Crew tries to salvage helicopter

TEMSCO craft under 35 feet of water near Skagway after tide rises

Posted: Friday, May 14, 2004

A salvage team was working Thursday in the waters near Skagway to recover a TEMSCO helicopter from beneath 35 feet of water at low tide, according to a Federal Aviation Administration officer.

Jim Vuille, an FAA supervisor in the Juneau flight standards office, said the pilot for TEMSCO Helicopters did a good job of landing it on dry land Tuesday. But after the tide came in and submerged it, the helicopter didn't have to drift far to sink in deeper water.

He said the helicopter is anchored to prevent further drift and marked with buoys.

The pilot had to find a place to land near the Taiya Inlet, about four miles south of Skagway, because warning lights indicated a loss of power to the rotors, he said. Four passengers, from the Diamond Princess cruise ship docked in Skagway, were returning with the pilot from a flightseeing tour of nearby glaciers and mountains.

The pilot and passengers scrambled up the beach as the tide came in and submerged the helicopter. They were later rescued by lifeboats from the passing ferry Fairweather. No one was injured and the four passengers left Skagway on schedule on the Diamond Princess.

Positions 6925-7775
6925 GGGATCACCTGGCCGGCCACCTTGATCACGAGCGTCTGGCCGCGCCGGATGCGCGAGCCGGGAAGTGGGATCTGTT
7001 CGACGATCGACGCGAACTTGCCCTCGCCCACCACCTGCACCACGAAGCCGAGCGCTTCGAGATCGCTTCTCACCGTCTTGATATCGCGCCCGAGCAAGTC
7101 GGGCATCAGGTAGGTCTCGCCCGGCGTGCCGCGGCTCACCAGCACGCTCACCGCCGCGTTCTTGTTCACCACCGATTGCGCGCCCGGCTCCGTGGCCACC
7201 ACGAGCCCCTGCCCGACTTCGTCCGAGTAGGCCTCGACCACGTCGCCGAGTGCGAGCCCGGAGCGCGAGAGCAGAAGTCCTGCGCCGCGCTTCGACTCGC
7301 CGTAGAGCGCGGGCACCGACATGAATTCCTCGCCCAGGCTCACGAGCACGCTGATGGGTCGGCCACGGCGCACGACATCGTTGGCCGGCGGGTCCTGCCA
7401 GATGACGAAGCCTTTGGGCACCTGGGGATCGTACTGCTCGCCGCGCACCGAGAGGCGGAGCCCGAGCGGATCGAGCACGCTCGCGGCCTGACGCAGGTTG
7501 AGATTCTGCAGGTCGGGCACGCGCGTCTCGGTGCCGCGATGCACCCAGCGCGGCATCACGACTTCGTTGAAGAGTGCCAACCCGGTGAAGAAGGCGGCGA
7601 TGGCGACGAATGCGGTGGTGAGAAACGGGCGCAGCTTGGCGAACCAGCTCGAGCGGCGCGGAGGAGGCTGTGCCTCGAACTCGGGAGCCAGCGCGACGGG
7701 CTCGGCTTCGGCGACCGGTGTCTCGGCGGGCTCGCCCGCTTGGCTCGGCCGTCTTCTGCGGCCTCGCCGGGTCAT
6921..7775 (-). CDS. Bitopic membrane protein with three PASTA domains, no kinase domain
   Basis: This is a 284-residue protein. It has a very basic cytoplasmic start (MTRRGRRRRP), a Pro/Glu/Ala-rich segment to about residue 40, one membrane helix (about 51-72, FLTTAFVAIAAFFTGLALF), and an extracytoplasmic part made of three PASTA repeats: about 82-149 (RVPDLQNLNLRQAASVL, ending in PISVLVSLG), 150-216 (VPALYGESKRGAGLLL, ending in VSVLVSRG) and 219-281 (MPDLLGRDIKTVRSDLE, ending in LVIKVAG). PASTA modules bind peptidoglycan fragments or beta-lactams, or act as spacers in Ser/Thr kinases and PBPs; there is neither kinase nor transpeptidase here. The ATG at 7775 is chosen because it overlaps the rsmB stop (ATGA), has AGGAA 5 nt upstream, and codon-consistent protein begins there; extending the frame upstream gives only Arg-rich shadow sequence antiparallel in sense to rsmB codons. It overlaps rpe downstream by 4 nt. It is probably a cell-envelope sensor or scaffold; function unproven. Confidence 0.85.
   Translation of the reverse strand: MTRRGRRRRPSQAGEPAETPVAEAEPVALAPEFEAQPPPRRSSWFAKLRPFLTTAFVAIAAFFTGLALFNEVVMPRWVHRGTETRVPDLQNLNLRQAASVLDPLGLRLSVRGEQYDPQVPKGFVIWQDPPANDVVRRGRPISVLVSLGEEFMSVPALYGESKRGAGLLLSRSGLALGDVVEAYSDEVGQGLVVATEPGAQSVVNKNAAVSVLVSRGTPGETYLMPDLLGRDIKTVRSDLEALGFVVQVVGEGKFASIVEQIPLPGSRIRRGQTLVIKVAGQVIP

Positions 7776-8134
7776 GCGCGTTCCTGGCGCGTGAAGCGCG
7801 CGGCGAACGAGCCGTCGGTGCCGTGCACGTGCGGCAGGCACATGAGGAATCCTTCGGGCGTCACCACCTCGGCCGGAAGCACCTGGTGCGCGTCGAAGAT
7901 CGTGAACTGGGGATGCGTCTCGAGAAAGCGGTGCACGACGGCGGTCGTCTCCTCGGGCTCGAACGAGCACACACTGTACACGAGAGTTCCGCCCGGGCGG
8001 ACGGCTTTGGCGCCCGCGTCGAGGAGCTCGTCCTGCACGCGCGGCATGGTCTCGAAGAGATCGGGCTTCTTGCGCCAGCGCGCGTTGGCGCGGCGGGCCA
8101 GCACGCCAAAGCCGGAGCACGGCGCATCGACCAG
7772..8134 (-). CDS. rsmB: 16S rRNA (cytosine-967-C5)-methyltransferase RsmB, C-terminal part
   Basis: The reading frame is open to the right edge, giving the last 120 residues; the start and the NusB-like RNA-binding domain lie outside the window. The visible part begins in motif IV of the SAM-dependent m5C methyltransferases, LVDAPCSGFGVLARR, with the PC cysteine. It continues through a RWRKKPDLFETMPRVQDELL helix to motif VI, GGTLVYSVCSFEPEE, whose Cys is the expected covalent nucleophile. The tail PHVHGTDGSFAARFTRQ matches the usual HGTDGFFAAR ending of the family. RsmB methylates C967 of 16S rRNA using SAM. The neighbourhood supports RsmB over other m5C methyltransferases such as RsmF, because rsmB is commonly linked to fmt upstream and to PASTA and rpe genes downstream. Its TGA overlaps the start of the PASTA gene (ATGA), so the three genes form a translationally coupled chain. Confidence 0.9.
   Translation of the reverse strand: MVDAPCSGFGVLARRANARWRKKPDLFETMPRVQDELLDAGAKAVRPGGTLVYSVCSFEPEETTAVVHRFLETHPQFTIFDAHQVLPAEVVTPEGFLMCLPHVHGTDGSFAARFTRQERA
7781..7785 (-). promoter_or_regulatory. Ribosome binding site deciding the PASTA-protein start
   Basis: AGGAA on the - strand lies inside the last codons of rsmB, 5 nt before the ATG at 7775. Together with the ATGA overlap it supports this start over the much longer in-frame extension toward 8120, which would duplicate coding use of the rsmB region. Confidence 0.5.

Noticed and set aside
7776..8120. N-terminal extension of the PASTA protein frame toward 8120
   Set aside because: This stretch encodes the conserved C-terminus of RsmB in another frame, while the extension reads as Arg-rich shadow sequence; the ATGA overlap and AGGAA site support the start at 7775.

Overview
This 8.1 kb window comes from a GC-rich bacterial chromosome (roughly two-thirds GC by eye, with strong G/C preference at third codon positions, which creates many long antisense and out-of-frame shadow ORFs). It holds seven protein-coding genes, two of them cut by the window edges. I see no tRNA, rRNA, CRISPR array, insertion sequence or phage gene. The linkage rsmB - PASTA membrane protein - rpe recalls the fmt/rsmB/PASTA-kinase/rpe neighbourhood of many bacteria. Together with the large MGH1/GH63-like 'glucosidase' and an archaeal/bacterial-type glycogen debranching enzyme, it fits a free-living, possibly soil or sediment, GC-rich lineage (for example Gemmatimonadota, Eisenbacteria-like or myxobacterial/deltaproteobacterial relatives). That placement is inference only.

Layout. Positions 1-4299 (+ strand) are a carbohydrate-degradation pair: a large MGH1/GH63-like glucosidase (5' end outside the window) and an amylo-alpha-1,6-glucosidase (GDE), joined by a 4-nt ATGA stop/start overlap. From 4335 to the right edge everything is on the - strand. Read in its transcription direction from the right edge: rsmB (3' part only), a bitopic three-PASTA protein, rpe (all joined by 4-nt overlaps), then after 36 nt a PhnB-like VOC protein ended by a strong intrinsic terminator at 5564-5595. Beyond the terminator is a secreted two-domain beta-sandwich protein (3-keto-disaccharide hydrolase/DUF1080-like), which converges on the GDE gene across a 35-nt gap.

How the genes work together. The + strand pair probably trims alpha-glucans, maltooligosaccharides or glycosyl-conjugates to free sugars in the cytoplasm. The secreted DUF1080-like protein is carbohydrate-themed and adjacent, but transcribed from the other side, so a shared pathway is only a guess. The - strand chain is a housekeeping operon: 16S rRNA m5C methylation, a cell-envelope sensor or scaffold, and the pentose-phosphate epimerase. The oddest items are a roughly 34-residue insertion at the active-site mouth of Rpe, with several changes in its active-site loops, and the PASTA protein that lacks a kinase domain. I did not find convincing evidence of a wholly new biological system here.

Tim McDonnell, vice president of tours and marketing for TEMSCO Helicopters, said the barge and salvage crew hired by the company were working on recovery Thursday afternoon.

"It may be lost for the year," he said of the helicopter. He said it would have to be thoroughly checked out before it would be put back into service.

Vuille said the salt water could do damage to the workings of the helicopter, which he identified as a French-built AS350 Eurocopter. The FAA will look to investigate what went wrong with the equipment, he said.

"The pilot did an excellent job," he said. The pilot found a flat, dry place to land where there was little flat ground. The area was heavily treed, limiting where he could land without hitting something with his rotor.

McDonnell said the helicopter has a replacement cost of about $1.6 million to $1.8 million. Its insured value would have depreciated with age, he said, adding that he didn't know how old it was.

• Tony Carroll can be reached at

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